“When dialogue shrinks from seeking converts, it makes Christian witnessing impossible.”

Nowadays “dialogue” is a much-used word, especially in theological circles. In proper context it is a useful word that faces up to the realities of our “one world” and expresses the principle of international, intercultural, and interracial mutuality. “Dialogue” furthers the cause of good will among men by bringing about an understanding of various points of view. It encourages friendly tolerance in order to break down ugly and unnecessary dividing walls and achieve solidarity within the human family. So considered, “dialogue” is commendable, and the basic attitudes it connotes deserve the espousal of thoughtful men everywhere.

On the other hand, however, dialogue does entail some dangers for the “witnessing” that is the primary responsibility of Christians. Contemporary dialogue is often a genial exchange of views. It is governed by a kind of gentleman’s agreement that each party to the dialogue must refrain from implying that his convictions are not negotiable. A participant must have no proselytizing intent, no hope that either party might change his views under the impact of challenging ideas. Indeed, in this concept of dialogue held by many today, it is all but profane to suggest that one view might be superior to another.

At this point, dialogue can become a substitute for, or even a barrier to, witnessing. Christian witnessing seeks without apology to influence others to make decisions about Jesus Christ—decisions about his supremacy over all other objects of man’s worship, trust, and obedience. Such witnessing is not just a good-natured dialogue about our views; it is rather an intensely earnest effort to communicate to others our sense of the sufficiency of Jesus Christ to meet the fundamental needs of human personality. Not a self-righteous monologue, it involves the mutual confidence and good will produced by a genuine sharing of views. The desired result, however, is the acceptance of Christ and of the Christian understanding of life. Any witness that seeks less than this is faulty, though many intermediate goals must be achieved in the process of seeking a decision for Jesus Christ.

When dialogue shrinks from seeking converts, labeling any such attempt an offense against the person and dignity of another, it makes Christian witnessing impossible. It puts Christ in the pagan pantheon as one of many options for the thinking man. It gives tolerance priority over conviction. And, obsessed with the view that there are no absolutes, such dialogue is concerned only with comparing relative views. It thus devitalizes any honest quest for truth by presuming that there is no final truth. Such a procedure tends, furthermore, to confine dialogue to the intellectual dilettante and to discourage rank-and-file Christians from bearing simple witness to their faith in word and in deed.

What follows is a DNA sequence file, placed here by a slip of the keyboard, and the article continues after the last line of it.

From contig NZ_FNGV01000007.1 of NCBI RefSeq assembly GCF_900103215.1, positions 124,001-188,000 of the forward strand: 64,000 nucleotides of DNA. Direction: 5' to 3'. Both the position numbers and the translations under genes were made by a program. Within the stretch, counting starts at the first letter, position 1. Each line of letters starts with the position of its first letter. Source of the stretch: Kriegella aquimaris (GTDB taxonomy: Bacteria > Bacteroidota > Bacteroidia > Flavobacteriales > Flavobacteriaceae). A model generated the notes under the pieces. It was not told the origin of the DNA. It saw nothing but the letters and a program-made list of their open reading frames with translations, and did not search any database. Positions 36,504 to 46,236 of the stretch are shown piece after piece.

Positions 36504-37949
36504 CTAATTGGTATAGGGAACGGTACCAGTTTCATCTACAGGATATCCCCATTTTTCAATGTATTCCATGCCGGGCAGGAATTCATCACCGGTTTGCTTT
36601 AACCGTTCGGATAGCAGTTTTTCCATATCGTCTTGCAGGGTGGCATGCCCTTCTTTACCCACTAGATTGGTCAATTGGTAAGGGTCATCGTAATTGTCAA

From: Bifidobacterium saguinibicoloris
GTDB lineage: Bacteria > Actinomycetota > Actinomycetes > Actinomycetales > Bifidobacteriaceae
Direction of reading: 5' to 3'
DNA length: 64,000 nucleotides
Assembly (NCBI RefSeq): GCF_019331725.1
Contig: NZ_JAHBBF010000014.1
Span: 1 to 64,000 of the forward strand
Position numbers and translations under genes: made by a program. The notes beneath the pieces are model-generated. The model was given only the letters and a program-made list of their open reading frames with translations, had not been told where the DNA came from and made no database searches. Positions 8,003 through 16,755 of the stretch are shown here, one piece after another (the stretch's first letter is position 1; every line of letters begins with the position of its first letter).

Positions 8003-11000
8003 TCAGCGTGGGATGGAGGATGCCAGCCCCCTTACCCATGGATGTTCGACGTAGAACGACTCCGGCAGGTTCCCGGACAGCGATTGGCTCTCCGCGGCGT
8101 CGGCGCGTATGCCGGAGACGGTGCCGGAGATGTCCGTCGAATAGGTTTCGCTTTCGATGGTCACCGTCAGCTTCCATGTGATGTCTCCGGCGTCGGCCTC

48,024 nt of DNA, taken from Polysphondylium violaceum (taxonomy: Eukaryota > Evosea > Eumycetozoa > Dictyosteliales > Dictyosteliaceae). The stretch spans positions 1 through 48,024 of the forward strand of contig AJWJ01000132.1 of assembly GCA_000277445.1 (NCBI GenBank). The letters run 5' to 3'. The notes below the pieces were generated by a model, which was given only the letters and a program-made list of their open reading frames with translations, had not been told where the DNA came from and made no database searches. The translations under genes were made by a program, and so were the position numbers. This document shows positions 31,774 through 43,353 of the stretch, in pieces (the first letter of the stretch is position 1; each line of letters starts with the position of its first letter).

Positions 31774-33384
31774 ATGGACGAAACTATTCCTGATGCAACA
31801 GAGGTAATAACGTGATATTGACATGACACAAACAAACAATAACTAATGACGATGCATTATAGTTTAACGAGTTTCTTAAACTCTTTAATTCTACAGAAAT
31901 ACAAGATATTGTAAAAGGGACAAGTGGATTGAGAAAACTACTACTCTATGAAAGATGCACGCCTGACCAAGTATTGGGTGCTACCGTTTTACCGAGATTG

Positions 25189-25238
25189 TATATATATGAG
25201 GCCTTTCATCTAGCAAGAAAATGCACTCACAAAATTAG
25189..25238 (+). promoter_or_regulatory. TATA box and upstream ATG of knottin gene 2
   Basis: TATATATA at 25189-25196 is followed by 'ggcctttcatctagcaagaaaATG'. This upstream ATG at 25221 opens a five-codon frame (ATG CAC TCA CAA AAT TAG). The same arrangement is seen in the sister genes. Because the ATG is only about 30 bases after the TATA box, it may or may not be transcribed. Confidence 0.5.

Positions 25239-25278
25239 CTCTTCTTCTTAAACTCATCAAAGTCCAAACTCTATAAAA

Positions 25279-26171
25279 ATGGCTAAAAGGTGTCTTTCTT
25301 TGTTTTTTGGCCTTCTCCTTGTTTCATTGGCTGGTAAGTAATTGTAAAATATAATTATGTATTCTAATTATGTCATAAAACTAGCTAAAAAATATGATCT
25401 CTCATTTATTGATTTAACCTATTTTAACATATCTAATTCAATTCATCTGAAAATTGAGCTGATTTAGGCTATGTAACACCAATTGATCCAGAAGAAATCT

Recently I talked with a steward on a plane flight over the Blue Ridge Mountains of Virginia. When he learned I was a preacher, he put to me a series of questions of the type skeptics believe will disarm any theologian—questions about creation, Cain’s wife, Jonah, and the like. While I attempted to answer a question, he was relishing the next one he would throw at me. Finally I said, “One thing about you troubles me greatly. You are interested only in questions and have no interest at all in answers.” Startled, he looked curiously at me and replied, “You know, I never thought of that. You just could be right.”

Much that passes for dialogue comes under similar judgment. It is interested in questions but resents and rejects answers. All the while, the Christian Gospel offers answers—final answers, redemptive answers—to the most fundamental questions hard-pressed humanity can ask. The Christian witness must confidently and humbly offer answers. It must have a sympathetic appreciation of the difficulty many have in accepting the Christian answers, and it must realize that seeking love is very patient.

Dialogue used as a means of witnessing is vitally important. But dialogue as an escape from witnessing is futile and accomplishes little. Indeed, much of the aimlessness and confusion in contemporary theological circles may well be the result of such dialogue.

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